Posted by: successforrealpeople | May 28, 2008

Success Tip #1

Success Tip #1: Write Your Goals Down

If you are like most people, you do not have your goals written down.  The purpose of writing down your goals is to help you clarify what it is that you really want and to provide you with a road map for getting there.  Lee Iacocca said “The discipline of writing something down is the first step toward making it happen.”  Your written goals need not be as complicated as a business plan but it should include several components:

  • The long-term goal: I will run a 5k race.
  • A target date: By August 2009
  • Steps towards reaching the goal: 1. Run 3 times per week, 2. Increase distance 1/4 mile every two weeks, 3. weight train 2 times per week

It is also important that refer to you goals regularly to make sure that you are on track and progressing. Writing your goals down can mean the difference between being successful or falling short of your goals.

“The difference between a goal and a dream is the written word.”  Gene Donohue


Responses

  1. Sounds like you have a great plan in place. I am getting back into running as well.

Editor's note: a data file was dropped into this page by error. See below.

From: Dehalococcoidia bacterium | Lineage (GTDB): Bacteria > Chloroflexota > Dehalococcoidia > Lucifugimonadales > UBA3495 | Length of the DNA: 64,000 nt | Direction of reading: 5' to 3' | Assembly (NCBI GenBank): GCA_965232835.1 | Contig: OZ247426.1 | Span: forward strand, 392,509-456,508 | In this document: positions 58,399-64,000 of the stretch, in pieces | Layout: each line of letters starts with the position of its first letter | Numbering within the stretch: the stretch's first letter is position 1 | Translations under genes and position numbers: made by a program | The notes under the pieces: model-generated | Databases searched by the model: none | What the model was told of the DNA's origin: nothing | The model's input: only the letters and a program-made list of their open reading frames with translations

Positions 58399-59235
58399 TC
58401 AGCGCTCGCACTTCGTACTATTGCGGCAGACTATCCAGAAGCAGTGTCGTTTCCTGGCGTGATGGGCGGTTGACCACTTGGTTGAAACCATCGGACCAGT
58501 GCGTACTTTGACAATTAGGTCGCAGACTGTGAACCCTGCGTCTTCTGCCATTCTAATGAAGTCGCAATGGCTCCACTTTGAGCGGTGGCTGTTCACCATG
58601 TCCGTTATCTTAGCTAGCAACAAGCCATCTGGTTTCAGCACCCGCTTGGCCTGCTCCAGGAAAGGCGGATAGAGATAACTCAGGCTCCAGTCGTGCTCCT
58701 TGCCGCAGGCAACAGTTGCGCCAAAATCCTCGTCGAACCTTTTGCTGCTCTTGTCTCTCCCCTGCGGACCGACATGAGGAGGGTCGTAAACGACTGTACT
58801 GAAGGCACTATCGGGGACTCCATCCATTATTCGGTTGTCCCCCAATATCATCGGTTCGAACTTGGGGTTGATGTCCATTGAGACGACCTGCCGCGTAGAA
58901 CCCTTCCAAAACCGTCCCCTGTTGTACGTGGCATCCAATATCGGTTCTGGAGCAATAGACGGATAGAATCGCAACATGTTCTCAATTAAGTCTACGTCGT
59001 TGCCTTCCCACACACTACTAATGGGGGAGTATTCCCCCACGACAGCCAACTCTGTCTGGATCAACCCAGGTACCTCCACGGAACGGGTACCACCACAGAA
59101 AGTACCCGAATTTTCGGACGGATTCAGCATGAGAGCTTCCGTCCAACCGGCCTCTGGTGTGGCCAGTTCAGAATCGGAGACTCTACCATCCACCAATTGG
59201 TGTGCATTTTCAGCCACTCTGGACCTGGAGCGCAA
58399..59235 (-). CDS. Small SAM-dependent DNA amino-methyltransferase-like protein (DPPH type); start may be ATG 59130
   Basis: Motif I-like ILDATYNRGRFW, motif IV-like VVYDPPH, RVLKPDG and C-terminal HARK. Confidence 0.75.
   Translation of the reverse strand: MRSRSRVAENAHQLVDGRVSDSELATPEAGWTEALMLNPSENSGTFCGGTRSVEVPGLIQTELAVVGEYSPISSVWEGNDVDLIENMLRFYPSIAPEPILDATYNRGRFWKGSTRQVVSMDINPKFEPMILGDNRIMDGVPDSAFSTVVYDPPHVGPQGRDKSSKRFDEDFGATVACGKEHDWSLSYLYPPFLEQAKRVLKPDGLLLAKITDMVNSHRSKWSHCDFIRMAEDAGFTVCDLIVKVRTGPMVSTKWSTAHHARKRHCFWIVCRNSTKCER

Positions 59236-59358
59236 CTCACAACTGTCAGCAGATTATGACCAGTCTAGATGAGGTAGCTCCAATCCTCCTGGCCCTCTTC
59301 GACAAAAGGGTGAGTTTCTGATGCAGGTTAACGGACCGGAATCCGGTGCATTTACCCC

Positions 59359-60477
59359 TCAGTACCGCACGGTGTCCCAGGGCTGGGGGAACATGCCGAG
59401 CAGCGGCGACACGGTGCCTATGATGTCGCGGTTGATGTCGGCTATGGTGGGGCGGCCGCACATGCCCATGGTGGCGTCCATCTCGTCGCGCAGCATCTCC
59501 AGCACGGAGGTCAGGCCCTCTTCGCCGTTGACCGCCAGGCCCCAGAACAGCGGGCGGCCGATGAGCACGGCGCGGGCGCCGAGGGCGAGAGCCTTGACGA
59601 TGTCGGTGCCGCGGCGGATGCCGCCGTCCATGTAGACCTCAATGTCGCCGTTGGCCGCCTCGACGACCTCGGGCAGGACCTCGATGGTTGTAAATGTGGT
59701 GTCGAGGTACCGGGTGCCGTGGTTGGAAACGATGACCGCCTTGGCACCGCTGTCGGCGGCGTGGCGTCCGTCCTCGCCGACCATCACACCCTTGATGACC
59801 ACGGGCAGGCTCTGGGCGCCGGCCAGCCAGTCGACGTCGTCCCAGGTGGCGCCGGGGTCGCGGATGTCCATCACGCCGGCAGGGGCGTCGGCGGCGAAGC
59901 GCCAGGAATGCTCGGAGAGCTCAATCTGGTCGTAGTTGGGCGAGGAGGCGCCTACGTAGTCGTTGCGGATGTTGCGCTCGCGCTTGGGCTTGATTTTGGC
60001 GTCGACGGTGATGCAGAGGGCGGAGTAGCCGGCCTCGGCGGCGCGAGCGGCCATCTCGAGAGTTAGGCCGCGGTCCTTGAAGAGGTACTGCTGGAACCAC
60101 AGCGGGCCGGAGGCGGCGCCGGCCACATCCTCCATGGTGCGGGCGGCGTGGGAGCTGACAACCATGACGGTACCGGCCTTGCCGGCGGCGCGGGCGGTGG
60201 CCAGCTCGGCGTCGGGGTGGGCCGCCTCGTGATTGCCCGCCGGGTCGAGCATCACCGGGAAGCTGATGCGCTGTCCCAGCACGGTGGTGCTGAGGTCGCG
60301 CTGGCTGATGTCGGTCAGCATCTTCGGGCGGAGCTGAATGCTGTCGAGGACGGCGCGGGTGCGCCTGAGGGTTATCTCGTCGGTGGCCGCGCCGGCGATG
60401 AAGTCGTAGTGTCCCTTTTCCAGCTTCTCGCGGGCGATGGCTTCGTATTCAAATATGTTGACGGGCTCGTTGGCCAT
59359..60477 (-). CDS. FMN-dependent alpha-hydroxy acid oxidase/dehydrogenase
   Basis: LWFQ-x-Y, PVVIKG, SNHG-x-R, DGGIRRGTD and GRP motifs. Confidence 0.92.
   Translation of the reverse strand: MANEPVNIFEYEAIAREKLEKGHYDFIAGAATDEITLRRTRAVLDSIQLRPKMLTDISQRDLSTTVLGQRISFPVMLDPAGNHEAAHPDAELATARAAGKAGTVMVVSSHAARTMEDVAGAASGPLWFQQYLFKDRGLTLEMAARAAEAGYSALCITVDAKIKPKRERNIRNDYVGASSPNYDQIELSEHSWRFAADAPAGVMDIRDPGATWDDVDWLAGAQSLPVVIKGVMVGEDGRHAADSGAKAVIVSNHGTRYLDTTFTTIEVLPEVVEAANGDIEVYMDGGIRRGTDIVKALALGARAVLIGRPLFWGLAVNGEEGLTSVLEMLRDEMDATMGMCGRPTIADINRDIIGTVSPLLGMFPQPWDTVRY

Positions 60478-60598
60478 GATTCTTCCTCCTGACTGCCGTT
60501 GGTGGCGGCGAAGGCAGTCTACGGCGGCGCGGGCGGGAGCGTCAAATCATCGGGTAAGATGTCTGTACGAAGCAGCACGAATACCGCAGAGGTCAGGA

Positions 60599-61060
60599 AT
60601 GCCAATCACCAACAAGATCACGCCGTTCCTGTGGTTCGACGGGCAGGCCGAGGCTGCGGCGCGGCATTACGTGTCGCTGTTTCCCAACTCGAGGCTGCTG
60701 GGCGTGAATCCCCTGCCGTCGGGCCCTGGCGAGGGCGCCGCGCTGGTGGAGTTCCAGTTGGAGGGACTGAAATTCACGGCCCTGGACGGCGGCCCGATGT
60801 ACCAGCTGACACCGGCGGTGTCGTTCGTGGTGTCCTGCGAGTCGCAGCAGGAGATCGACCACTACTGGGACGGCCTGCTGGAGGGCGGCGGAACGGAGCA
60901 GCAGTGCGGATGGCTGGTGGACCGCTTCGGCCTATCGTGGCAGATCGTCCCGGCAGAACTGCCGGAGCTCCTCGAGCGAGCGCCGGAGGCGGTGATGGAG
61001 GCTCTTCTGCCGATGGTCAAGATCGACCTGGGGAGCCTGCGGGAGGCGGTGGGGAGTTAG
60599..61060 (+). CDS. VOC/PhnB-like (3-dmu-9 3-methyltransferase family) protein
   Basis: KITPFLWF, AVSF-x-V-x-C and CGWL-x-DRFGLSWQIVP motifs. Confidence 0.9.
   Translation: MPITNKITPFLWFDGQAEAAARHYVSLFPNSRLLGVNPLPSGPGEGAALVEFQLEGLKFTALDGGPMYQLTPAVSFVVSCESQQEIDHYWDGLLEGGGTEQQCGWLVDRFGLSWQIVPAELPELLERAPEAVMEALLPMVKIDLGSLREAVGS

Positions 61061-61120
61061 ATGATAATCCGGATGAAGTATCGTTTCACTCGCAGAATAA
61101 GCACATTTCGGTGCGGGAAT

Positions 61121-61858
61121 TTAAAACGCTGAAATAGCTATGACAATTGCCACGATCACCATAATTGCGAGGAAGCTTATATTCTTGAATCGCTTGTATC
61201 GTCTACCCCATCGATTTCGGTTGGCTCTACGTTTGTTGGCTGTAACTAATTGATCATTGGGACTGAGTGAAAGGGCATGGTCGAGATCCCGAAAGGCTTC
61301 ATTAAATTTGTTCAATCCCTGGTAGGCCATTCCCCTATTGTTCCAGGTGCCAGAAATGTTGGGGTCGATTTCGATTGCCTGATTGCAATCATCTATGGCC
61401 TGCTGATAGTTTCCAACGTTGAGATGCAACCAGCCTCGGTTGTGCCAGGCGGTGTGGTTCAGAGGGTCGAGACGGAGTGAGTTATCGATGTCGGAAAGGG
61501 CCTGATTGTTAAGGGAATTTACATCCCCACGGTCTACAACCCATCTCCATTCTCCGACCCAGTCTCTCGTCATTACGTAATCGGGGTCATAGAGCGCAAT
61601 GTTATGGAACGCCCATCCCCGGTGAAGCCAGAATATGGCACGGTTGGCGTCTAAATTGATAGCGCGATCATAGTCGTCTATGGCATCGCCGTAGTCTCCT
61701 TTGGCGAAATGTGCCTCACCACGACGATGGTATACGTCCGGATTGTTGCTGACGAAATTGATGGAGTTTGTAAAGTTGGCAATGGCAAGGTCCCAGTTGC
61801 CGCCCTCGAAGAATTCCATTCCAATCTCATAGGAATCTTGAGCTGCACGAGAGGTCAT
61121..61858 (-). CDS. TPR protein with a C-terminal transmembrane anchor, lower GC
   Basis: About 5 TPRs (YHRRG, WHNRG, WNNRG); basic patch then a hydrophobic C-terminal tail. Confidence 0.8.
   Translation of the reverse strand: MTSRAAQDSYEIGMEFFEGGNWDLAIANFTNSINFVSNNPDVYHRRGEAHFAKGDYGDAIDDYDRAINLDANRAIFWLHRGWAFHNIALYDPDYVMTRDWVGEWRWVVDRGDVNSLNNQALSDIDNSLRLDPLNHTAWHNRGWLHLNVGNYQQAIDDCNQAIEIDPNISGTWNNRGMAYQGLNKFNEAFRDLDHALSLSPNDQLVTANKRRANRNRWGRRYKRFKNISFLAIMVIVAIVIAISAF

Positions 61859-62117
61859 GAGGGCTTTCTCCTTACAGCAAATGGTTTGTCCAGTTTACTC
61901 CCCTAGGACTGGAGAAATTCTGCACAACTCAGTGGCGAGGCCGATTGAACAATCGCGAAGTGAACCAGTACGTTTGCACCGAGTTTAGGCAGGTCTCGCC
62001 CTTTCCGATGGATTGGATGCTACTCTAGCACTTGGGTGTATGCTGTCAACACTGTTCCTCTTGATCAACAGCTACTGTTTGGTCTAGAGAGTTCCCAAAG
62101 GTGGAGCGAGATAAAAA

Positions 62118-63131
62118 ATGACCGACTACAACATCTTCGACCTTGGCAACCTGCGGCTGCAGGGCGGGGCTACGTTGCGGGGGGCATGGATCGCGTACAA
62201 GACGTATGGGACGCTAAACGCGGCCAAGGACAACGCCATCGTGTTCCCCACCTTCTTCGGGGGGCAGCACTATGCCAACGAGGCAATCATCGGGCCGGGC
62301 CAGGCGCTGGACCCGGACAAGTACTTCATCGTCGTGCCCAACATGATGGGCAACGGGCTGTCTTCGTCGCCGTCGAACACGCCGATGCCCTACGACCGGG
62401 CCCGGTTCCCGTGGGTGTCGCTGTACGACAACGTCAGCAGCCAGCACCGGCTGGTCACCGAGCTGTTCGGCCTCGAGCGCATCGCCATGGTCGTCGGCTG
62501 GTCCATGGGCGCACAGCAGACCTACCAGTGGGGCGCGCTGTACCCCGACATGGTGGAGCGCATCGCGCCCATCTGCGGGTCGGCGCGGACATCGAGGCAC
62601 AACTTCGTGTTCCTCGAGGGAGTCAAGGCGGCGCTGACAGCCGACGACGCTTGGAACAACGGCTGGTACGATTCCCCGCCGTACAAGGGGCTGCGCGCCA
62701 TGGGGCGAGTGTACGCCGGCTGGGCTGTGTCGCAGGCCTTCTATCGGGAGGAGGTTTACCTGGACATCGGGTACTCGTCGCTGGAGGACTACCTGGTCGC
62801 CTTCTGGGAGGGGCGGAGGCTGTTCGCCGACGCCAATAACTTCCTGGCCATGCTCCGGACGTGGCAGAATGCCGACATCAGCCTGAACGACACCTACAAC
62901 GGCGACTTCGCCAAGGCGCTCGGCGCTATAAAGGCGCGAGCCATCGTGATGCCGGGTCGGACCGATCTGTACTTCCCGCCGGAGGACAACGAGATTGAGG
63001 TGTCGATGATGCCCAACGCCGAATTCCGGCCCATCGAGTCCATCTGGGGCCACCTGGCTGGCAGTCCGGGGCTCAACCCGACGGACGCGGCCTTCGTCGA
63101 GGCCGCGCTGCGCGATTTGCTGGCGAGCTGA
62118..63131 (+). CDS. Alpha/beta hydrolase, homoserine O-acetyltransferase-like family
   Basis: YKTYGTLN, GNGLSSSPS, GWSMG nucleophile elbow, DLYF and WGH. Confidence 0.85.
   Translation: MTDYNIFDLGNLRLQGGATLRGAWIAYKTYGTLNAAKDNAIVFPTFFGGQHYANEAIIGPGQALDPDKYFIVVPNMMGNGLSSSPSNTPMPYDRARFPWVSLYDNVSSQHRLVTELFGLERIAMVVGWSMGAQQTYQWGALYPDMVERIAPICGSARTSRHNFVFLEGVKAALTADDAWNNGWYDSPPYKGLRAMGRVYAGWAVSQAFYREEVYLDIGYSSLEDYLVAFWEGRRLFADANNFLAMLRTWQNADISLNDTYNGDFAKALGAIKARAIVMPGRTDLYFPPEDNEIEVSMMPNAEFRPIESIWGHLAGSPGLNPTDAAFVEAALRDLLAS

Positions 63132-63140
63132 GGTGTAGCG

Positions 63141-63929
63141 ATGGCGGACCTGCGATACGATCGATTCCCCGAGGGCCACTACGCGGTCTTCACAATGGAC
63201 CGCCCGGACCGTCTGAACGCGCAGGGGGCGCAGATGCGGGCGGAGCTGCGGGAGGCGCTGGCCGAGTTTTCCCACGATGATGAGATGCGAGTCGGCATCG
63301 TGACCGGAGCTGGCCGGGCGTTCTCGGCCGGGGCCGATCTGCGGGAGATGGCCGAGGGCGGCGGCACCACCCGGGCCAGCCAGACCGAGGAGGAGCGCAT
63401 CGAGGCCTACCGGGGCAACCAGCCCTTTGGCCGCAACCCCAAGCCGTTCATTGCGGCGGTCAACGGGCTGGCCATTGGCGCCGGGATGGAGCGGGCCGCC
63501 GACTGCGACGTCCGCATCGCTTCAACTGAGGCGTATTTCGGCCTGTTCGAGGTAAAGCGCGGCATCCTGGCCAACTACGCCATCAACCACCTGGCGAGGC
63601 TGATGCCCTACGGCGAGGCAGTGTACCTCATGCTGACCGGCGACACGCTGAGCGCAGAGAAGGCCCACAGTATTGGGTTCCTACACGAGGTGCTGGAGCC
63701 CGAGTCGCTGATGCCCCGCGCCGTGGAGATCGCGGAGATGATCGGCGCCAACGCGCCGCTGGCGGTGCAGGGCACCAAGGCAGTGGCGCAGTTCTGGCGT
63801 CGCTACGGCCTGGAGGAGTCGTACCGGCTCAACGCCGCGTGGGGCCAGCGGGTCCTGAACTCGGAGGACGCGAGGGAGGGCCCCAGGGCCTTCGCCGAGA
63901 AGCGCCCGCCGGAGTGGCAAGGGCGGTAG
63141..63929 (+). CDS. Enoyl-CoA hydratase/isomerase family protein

I like to run to keep in shape. Are you incorporating a speed goal as well? I would be interested in hearing. I tend to just go at the same pace but increase distance.

    Have any suggestions?

    Mark Parbus
    http://babyboomerjourney.com/

  2. Mark I have to confess that I made an error in my post. The goal that I listed was just an example but I neglected to state that. My apologies to you and my other readers. A lesson learned in blogging 🙂

    To stay in shape, my girlfriend and I are currently walking 4 miles on the railtrail a few times a week. Our goal is to increase that distance as we are able too. I kayak and hike for exercise as well. I believe it’s important to keep active and fit as we get older. There’s lots more life to be lived and I want to be healthy enough to participate in it!

  3. I would be interested in your opinion of the effect of working with people who have a negative view of life on one’s transition through midlife.

  4. That’s a tough one. Unfortunately, we can’t always choose who we work with. But if I were in a situation like that I would distance myself as best I could without being rude after sharing my philosophy on transitioning during midlife. I believe that negativity breeds negativity, therefore I feel it’s important to surround yourself with positive thinking people.

    It’s unfortunate that some people feel that midlife is the beginning of the end. I happen to see it as an opportunity to reinvent myself. My confidence level is higher than it’s ever been and I feel completely empowered to do or be anything that I choose. Getting older is not something to dread or fear, but rather a time to rejoice.

    I have started a new blog at http://www.thesecondphase.com which is geared towards the changes and experiences we encounter during the second half of life. You might enjoy that website as well.


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